3 Surprising Ways to Drive Business Performance

By Lynn Hunsaker

business performance drivers

Is artificial intelligence, digital marketing, predictive analytics, customer engagement, big data, or some other “shiny object” the key to driving business performance? Certainly all of these endeavors can make a difference in revenue growth. Yet there is a bigger picture. None of these is standalone in what’s required to sustain revenue growth, and they may or may not be big influencers of profit growth.

Research of 10,000 companies across 25 years proved that a strong customer culture drives business performance in over 35 performance measures, including ROI, growth, customer retention, market share and sales.1

When you think about it, that makes a lot of sense:

  • 40-70% of customers switch loyalty due to a perceived attitude of indifference
  • 91% of companies claim to be customer-focused, yet only 10% of customers agree2

Surely you’re asking: how can something like strong customer culture be quantified? Answer: the 35 performance measures mentioned above can be distilled into 3 pivotal factors — (1) Customer Insight & Foresight, (2) Competitor Insight & Foresight, (3) Peripheral Vision.

As you explore the following descriptions of these 3 monumental factors, consider the degree to which they are embraced in your organization’s strategy.

1) Customer Insight & Foresight

The extent to which employees — at any and every level and in any and every function — monitor, understand, and act on (a) current customer needs and satisfaction and (b) potential customer needs and opportunities.

As the ultimate source of salaries, budgets and dividends, customers make the world go ’round. So it makes sense that being attuned to customers, through and through, is a massive driver of business performance.

Bad habits in organizations of any kind excuse certain roles from paying attention to the ripple-effect they have on customers, or at least, to their impact on those who serve customers. Poor traditions allow weak accountability for acting on customer needs. Inside-out thinking creates silos of many kinds that get in the way of maturity in this factor, and of business performance overall.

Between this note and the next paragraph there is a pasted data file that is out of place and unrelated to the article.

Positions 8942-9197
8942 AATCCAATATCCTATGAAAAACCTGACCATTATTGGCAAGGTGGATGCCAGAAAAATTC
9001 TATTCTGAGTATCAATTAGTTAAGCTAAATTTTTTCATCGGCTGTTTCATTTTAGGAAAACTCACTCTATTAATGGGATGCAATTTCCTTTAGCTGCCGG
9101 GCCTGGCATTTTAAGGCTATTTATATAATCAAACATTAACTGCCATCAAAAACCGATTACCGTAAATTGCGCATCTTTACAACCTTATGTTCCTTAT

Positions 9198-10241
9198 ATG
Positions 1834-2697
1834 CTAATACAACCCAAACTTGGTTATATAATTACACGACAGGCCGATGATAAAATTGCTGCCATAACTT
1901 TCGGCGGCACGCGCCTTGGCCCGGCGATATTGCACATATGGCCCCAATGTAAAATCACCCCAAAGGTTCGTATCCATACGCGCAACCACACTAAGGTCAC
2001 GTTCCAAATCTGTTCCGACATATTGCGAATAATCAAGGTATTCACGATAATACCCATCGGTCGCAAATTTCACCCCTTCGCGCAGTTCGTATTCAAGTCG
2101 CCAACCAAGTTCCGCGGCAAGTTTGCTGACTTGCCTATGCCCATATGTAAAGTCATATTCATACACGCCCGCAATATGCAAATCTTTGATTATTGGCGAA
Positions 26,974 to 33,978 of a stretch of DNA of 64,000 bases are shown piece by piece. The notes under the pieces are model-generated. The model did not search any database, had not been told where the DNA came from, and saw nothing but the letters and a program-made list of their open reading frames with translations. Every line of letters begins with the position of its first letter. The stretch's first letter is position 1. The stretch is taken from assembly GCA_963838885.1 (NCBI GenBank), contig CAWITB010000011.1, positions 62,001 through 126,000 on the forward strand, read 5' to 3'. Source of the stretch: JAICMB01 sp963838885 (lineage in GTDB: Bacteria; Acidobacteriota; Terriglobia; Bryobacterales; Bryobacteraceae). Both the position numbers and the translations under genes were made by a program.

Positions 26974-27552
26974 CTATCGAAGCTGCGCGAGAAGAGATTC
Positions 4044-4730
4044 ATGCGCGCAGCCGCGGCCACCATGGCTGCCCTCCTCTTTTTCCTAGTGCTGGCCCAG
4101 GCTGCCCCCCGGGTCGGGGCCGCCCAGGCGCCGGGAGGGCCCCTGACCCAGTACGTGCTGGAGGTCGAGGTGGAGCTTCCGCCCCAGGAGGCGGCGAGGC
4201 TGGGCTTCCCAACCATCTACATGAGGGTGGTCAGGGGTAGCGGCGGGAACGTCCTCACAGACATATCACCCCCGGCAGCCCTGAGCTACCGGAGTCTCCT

2) Competitor Insight & Foresight

The extent to which employees — at any and every level and in any and every function — monitor, understand, and respond to (a) competitor strengths and weaknesses and (b) new market entrants and potential competitors.

As the contextual realities of customers’ spending choices, your competitors (along with you) shape customers’ expectations. So it’s logical that being astute about competitors, in all you do, is a substantial driver of business performance.

Silo-ization of competitor insight to functions such as strategic planning, business intelligence, product marketing and research and development hamper your organizational mojo competitively. Standing in your customers’ shoes to gain their perspective of your competitors can influence every job level and functional area in setting appropriate performance standards for themselves. It’s especially effective to see competitors from the standpoint of different customer segments/personas. This can be instrumental in driving business performance overall.

3) Peripheral Vision

The extent to which employees — at any and every level and in any and every function — monitor, understand, and respond to trends in the larger environment (political, economic, social and technical).

Context is Go to the full article.

Source:: Business2Community